The lesson here is simple. We must recognize, no matter how much we think we know, or how much of an expert we think we are, or how reasonable or logical we think our plans are, that our natural minds are far inferior to the knowledge and direction of the Spirit of God. We must therefore be more inclined to look to the Holy Spirit for guidance and direction, then to look to the logic and reasoning of our natural minds.
I am not saying that it was evil or necessarily wrong for Peter and the other disciples to go out to fish that night. We must recognize that if they would have stayed on shore for the night and saw Jesus the next day, that it is possible that Jesus could have directed them to go out and drop their nets and catch many fish. It would have saved them a night of toil that got them no fish.
I also find it interesting that the disciples didn’t ask Jesus for help. His actions were not a response to their requests. It seemed that Jesus knew they hadn’t caught any fish and came to their help without them asking. God knows what we need before we even ask for it; He knows our situation and what is best for us.
Here’s what’s hard: we are not always able to hear clearly from the Holy Spirit to get direction from Him, and are therefore tempted to move out on our own without waiting for His guidance. I have found in my own life that waiting is always better and when we are following the direction of God’s Spirit, we can be assured that His plan will work best. We need to hone our skills of discernment so that we can recognize the leading of the Spirit or recognize when it is our own natural minds. We need to understand that many times what is logical and reasonable is most likely from our own minds and many times God’s direction will appear to be unreasonable and illogical. I believe that this is because He will get the glory from the results when we know that the direction came from Him and not our logical and reasonable thinking. This is difficult for many Christians because following the direction of the Spirit can make us look stupid, or unwise according to worldly wisdom, or put us in a position that is against all sound reason and therefore in conflict with our friends and family.
Walking in the Spirit means that we are aware and aligned with the moving of the Spirit, depending more on His direction and guidance than on our own natural mind and the associated logic and reasoning. Functioning in our own natural mind will bear little or no fruit whereas functioning under the direction of the Holy Spirit will always be productive. I have learned the hard way that every time I move out on my own energy and planning it ends up being a waste of time and effort.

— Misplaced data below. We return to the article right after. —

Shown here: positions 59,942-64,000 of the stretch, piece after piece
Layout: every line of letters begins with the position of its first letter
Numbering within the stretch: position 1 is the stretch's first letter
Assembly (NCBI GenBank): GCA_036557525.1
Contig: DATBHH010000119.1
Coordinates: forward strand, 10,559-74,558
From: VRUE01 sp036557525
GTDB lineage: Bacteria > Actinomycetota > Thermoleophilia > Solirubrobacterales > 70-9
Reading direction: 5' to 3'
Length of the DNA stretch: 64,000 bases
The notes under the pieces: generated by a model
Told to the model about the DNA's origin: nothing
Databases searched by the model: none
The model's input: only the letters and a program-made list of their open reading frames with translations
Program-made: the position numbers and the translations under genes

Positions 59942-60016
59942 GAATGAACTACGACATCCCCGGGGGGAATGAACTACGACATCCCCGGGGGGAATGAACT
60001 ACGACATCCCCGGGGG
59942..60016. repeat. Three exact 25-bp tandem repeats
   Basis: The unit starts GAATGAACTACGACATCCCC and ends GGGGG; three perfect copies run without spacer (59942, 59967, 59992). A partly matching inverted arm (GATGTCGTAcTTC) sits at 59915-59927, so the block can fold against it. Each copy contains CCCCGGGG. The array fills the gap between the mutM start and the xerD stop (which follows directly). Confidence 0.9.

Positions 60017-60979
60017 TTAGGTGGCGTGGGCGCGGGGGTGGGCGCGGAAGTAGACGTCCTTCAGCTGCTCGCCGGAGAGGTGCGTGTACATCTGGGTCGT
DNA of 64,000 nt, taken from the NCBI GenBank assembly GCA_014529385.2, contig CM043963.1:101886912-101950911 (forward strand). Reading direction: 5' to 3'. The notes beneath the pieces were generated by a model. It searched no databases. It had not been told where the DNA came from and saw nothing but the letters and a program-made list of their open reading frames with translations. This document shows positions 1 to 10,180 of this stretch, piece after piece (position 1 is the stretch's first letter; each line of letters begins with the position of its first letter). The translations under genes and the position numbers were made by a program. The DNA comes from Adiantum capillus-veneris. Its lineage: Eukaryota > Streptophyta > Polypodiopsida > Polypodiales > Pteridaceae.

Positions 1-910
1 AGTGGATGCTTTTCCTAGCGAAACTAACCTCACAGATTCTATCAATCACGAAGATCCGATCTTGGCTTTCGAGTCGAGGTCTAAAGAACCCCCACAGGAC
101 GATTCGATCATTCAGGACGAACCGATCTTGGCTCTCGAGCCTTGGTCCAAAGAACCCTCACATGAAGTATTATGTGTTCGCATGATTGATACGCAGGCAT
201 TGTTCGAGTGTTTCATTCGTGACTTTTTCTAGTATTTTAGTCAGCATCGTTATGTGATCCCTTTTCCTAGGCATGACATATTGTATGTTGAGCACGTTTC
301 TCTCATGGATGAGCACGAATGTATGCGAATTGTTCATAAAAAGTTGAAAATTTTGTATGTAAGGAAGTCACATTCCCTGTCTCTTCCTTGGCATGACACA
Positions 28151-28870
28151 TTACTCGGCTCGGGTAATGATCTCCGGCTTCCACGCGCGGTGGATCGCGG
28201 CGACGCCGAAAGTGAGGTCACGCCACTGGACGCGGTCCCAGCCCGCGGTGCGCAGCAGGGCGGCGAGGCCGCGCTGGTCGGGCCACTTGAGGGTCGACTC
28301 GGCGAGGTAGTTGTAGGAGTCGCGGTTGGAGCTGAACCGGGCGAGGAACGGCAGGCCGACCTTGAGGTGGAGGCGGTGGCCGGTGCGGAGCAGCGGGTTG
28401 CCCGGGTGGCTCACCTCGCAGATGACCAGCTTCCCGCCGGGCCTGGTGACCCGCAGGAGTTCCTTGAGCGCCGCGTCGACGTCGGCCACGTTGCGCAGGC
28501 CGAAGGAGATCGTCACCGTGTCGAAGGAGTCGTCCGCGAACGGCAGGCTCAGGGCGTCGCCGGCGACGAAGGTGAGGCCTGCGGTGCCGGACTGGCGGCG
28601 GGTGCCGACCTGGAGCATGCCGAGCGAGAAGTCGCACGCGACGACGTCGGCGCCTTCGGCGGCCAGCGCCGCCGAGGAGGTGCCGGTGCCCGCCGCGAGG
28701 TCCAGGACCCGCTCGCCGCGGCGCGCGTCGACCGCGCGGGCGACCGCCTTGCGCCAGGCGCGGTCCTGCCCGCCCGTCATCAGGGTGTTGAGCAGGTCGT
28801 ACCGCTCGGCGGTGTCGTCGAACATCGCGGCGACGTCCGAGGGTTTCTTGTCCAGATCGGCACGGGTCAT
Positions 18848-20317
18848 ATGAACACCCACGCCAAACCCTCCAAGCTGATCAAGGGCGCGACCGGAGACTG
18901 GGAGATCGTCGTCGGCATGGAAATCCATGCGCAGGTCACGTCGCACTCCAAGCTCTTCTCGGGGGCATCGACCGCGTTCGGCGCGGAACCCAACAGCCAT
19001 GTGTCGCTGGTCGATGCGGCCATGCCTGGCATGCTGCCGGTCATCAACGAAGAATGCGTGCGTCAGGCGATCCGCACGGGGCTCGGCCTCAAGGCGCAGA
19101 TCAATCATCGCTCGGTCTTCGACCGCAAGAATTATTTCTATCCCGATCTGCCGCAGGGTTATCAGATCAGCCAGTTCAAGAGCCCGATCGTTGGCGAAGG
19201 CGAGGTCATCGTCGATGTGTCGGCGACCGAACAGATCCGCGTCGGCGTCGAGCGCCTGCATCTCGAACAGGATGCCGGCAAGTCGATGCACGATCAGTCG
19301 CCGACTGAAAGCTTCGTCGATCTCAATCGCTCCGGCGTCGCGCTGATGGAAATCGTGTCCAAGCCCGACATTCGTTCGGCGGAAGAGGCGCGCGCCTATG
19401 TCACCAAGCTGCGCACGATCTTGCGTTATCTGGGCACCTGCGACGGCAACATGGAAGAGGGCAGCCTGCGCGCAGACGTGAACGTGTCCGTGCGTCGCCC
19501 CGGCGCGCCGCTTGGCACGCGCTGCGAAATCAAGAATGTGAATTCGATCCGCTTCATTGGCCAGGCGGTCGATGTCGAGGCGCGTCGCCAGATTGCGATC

There are times though that following our natural mind and thoughts can get us into spiritual trouble. We can miss God’s plan and purpose in certain circumstances and this can be wrong and evil. The best example in the Scriptures is that of Peter rebuking the Lord for saying that He was going to suffer and die at the hands of the religious Jews. Here’s the account of this situation in Matthew:
“From that time Jesus began to show to His disciples that He must go to Jerusalem, and suffer many things from the elders and chief priests and scribes, and be killed, and be raised on the third day. Then Peter took Him aside and began to rebuke Him, saying, ‘Far be it from you, Lord; this shall not happen to you!’ But He turned and said to Peter, ‘Get behind Me, Satan! You are an offense to Me, for you are not mindful of the things of God but the things of men.’ “ Matthew 16: 21 – 23
In this situation, Jesus called Peter “Satan” because he was “mindful of the things of men and not mindful of the things of God.” In other words, he was being led by his natural mind and not following his spiritual mind.
In summary, walking in the Spirit is not just putting to death those things that are associated with our physical body, but it requires that we also put aside our logical natural thinking and instead be guided by the Holy Spirit. We do this by prayerfully listening to His voice, that still, small voice that we have come to recognize as the Lord’s voice. We also must allow our conscience to guide us as it is connected to the Spirit’s guidance. Although listening and following the Spirit’s leading can cause us to look foolish to others, it will be the best and most productive path for us to follow. Learning to walk in the Spirit in this manner takes time and practice and we will possibly fail or miss it, but God is faithful to help us and correct us in all of our efforts when we do so sincerely seeking to please Him.
May the God and Father of the Lord Jesus Christ bless you with the ability to hear His voice clearly and with the strength to follow Him wholly and completely until the end. Amen.